“If he can preach it, we can sing it.” Those were the words of Pops Staples, the father of Mavis, after he heard Martin Luther King speaking in Alabama in 1963.
The Staples Singers sang the soul of the civil rights movement. They recorded the song March Up Freedom’s Highway to coincide with the civil rights march from Selma to Montgomery, as well as others such as Why Am I Treated So Bad?, Long Walk To DC and When Will We Be Paid For The Work We’ve Done.
They sang when Martin Luther King gave his last, famous “I’ve been to the mountain top” speech to striking workers in Memphis the night before he was assassinated.
Now Mavis Staples has released a new album, We’ll Never Turn Back, that is firmly rooted in the spirit and message of the 1960s civil rights movement.
The album cover shows a photograph of school students from Birmingham, Alabama, facing down the fire hoses as they protested. They were arrested until their numbers filled the jails.
Backing vocals on the album include some of the original SNCC Freedom Singers. A number of the tracks, such as Eyes On The Prize and We Shall Not Be Moved, are cover versions of traditional songs with new arrangements.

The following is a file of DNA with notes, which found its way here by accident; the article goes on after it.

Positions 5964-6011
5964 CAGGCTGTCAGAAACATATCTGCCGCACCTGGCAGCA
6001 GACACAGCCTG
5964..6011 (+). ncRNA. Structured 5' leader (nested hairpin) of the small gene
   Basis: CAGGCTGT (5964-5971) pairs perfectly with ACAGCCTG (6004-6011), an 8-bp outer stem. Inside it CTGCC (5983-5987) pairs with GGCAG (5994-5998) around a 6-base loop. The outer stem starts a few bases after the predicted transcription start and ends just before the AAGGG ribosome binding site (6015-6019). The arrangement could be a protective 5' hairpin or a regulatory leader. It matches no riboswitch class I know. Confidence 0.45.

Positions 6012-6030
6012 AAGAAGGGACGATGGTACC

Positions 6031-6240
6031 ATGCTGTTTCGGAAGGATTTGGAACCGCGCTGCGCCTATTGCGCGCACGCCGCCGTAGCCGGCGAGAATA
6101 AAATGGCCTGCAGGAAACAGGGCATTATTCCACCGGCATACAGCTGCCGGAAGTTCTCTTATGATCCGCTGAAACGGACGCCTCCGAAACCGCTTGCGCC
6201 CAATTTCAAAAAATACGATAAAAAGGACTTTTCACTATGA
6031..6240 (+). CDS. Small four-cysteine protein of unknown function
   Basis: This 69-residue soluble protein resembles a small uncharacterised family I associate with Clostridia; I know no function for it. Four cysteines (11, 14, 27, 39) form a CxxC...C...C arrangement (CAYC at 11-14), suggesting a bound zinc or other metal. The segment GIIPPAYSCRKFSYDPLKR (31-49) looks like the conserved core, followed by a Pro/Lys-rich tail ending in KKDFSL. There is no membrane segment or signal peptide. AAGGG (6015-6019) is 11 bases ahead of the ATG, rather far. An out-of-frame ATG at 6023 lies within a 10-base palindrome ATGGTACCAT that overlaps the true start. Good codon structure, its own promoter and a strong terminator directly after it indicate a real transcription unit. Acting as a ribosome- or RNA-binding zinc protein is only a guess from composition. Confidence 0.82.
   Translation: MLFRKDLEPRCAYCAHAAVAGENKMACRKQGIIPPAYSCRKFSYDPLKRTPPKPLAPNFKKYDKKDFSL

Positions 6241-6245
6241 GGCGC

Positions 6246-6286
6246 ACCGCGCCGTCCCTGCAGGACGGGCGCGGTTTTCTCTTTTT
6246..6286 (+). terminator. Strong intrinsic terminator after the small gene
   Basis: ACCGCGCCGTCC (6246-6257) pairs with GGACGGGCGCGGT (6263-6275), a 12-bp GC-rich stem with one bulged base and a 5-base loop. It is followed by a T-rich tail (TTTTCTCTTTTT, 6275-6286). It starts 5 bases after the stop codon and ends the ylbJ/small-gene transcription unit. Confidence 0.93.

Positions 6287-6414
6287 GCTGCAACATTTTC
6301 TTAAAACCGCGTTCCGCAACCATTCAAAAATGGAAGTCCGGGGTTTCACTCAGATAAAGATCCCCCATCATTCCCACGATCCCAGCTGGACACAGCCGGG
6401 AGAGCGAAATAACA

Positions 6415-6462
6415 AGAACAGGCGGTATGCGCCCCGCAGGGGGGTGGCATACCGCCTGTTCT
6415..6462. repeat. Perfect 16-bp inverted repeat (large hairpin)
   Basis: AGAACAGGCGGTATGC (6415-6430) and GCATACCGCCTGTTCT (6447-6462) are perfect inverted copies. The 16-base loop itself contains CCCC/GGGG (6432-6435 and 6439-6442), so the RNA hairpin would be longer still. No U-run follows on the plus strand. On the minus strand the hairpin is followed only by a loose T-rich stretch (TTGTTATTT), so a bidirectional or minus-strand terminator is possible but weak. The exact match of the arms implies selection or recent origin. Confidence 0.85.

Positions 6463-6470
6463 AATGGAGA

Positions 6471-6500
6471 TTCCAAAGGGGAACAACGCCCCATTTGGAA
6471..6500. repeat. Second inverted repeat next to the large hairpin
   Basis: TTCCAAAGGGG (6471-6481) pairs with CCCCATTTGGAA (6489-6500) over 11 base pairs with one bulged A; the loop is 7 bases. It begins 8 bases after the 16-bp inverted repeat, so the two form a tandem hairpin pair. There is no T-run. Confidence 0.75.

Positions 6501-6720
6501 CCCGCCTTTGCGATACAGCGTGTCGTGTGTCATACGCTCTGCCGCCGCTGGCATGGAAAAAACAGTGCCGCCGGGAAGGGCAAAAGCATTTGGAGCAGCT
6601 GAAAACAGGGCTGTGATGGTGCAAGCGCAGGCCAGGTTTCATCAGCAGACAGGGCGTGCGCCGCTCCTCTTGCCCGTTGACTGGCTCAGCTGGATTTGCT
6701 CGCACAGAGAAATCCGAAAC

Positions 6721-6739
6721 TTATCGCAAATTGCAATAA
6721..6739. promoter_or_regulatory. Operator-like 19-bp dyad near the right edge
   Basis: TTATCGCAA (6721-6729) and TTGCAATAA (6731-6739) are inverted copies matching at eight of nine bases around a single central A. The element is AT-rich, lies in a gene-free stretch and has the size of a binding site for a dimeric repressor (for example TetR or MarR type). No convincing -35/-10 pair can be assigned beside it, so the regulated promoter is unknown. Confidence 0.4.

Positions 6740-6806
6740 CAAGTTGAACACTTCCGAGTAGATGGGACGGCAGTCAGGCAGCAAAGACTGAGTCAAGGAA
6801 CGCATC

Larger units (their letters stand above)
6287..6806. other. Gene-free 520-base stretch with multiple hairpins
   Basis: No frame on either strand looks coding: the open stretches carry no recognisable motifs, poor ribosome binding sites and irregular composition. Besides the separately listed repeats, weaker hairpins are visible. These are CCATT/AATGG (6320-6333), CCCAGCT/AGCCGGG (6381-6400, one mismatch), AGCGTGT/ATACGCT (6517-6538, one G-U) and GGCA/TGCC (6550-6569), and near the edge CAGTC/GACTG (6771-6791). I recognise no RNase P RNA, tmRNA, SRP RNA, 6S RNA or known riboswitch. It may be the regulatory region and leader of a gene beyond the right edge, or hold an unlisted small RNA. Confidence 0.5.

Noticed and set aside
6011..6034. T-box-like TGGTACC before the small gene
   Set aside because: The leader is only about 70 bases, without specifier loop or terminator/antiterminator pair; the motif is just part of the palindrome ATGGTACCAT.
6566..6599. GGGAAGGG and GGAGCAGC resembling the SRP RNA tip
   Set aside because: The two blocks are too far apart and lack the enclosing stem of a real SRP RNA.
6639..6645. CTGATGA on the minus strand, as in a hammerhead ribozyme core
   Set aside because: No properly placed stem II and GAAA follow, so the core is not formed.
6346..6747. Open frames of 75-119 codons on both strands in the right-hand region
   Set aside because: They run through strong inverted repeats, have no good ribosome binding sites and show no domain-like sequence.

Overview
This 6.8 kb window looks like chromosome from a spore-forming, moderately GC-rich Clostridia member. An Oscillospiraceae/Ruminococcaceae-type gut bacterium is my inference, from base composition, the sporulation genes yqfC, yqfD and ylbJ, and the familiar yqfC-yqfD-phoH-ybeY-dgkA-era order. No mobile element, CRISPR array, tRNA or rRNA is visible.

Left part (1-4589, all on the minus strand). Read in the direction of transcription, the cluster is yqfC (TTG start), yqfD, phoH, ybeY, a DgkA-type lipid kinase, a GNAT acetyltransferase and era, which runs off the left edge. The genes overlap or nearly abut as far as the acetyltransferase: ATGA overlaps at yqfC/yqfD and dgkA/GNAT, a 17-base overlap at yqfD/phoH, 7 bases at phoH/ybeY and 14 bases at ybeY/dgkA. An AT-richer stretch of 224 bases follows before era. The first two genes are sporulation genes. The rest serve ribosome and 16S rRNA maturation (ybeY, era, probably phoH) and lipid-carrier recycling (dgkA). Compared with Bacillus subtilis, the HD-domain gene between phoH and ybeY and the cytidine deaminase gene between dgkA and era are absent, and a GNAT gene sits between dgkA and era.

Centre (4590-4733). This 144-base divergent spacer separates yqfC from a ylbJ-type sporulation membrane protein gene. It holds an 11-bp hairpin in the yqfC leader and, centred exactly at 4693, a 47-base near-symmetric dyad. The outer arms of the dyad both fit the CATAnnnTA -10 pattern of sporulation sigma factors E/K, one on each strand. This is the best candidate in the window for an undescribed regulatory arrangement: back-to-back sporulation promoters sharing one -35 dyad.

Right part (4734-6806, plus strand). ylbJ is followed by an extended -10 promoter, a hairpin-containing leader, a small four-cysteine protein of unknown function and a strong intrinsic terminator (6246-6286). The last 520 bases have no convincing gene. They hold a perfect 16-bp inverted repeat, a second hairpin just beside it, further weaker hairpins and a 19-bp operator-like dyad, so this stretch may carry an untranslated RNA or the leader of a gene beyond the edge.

In The Mississippi River is one of the new songs on the album that effectively recreates the feelings of fear and tension experienced by civil rights campaigners as they travelled through the South.
My Own Eyes, written by Mavis Staples, is a personal view of her experiences, including the time her family were jailed “by Southern racist cops” as they toured. She makes a powerful statement about the situation for black people 50 years on from the struggles and how Hurricane Katrina exposed that things still needed to change.
Mavis writes in her introduction to the album that her family felt that they had to stand up and be heard in the 1960s. This is still true today, she adds, “We’ve got to keep pushing to make the world a better place.” A very timely sentiment and album.
We’ll Never Turn Back
CD out now on Anti Records